Uruguay political prisoner’s mini-diary enters history


By Ana Inis Cibils, AFP

MONTEVIDEO–A leftist guerrilla’s tiny cigarette-paper diary of his years in a Uruguayan prison has been salvaged from the hollowed-out shoe where he hid it and enshrined as world history by the United Nations. Jorge Tiscornia was jailed for 4,646 days �X nearly 13 years �X for fighting in the Tupamaros National Liberation Movement, a radical urban guerrilla group that shook Uruguay in the turbulent 1960s and 1970s. Captured and imprisoned at age 27, Tiscornia, who is now 70, began writing the minute journal as a way to keep track of time. ��When you’re in a prison cell with no natural light, you don’t know what time it is, and after a few days pass you start to lose your sense of what day it is,�� he said. After several months captivity, he was transferred in January 1973 to the ironically named Libertad (freedom) prison, where, he said, he had a feeling he would be for a long time. So he started writing a tiny almanac on cigarette rolling papers, his entries soon expanding to include reflections on prison life and stories of daily events �X some written cryptically, in case authorities ever found them. The first entry details his recollections of the previous months’ events. Later he records the day he wrote his first letter, his first visit, the length of his recreation periods and the day when, after almost nine months behind bars, his guards let him drink mate, a caffeine-packed tea that is a cornerstone of Uruguayan culture. ��The almanac grew over time, with my life and prison events,�� he told AFP. ��What started as the need for a record became more complex, with more and more things appearing all the time.�� Records of vaccinations or the films shown to prisoners are interspersed with notes on prison officials and guards, changes in regulations and fellow inmates’ illnesses and deaths. ��I think it was an attempt to conquer the day to day and at the same time not forget what was happening. Those notes were my guide, an anchor for my memory,�� he said. Wood clogs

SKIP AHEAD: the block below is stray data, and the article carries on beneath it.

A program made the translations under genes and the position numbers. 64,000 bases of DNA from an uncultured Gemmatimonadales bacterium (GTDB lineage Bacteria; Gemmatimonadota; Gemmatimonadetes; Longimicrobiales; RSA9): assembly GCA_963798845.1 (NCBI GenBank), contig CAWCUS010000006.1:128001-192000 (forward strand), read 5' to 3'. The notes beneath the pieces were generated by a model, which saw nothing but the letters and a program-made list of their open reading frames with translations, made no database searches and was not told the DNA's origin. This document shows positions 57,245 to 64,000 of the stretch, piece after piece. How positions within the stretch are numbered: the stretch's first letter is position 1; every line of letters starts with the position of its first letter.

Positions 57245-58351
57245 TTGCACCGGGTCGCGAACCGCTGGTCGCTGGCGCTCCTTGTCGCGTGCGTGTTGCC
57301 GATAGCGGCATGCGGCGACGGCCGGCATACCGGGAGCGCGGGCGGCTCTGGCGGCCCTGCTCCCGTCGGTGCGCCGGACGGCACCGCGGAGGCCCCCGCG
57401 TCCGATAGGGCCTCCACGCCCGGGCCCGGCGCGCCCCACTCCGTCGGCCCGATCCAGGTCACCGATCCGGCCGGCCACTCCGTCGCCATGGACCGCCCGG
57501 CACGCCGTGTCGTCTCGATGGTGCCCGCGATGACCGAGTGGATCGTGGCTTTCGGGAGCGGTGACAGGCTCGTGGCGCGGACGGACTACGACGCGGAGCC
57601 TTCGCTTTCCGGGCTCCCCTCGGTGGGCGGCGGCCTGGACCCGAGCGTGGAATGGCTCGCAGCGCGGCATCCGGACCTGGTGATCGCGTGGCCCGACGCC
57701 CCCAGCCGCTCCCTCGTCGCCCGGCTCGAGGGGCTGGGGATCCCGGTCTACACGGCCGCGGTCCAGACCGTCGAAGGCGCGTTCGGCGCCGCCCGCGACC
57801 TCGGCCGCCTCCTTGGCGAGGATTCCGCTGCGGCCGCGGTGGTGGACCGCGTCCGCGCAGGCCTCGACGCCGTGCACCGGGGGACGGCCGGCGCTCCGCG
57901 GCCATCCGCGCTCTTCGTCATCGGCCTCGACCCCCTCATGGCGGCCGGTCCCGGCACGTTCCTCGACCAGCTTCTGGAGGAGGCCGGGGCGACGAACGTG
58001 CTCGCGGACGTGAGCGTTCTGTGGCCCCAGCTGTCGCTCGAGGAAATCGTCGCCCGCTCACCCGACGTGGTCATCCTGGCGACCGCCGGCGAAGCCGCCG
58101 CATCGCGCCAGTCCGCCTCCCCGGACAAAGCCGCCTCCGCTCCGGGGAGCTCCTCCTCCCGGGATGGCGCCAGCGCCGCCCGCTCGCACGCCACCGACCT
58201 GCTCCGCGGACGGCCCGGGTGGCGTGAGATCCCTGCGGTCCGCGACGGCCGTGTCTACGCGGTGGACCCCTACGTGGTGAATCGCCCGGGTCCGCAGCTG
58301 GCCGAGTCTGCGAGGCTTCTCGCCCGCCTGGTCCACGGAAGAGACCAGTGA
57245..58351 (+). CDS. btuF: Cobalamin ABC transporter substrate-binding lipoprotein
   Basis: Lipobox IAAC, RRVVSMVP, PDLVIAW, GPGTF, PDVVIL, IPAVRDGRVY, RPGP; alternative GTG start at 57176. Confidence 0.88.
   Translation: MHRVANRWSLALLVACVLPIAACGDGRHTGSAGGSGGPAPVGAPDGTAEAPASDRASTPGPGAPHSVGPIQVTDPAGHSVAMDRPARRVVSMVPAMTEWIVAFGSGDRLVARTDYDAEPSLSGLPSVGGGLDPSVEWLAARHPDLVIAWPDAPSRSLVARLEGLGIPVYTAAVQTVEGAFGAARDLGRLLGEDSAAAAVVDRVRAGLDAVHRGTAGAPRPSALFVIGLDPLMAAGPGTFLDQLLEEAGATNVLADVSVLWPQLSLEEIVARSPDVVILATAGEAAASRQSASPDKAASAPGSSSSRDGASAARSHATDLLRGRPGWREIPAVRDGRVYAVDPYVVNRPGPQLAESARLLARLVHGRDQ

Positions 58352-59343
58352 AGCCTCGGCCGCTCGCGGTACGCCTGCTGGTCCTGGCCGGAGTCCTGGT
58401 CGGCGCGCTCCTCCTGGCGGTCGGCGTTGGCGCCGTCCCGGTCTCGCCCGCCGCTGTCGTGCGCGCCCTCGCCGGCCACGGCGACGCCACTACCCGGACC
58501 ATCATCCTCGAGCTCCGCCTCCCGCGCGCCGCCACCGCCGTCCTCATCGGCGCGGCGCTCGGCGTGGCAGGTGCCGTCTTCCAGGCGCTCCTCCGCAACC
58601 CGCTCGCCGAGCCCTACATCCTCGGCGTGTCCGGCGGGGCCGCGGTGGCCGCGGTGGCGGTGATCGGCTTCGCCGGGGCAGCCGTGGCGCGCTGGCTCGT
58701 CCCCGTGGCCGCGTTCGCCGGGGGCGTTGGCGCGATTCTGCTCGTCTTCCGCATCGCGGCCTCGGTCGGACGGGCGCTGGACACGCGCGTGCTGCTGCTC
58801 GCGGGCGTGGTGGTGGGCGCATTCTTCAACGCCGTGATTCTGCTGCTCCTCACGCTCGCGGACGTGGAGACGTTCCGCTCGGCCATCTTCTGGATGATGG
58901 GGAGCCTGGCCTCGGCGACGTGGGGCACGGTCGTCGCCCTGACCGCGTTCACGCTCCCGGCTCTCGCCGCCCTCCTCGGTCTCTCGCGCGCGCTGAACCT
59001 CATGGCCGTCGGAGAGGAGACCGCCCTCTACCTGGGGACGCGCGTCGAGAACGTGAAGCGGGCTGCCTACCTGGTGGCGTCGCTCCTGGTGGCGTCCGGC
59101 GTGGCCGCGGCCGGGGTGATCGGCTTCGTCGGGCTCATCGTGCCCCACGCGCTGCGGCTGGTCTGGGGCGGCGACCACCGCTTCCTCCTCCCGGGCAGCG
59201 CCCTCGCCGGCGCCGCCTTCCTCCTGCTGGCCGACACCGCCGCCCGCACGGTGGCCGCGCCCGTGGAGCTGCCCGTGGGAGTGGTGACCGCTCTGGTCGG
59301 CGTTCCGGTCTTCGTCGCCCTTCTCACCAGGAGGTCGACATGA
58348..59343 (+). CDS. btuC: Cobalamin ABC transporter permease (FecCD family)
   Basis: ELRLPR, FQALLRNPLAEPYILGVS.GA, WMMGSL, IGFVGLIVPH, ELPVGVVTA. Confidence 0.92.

At first he didn’t think of hiding his journal. But as its subjects grew more sensitive, he made himself a pair of wood clogs, split them open inside and hollowed out a space to keep his writings, folded and wrapped in nylon. ��I used to shower in them,�� he said of the shoes. ��They were always by the wall, where anyone could see them.�� He quickly forgot about the journal when he was released in March 1985 as the South American country returned to democracy after a 12-year dictatorship.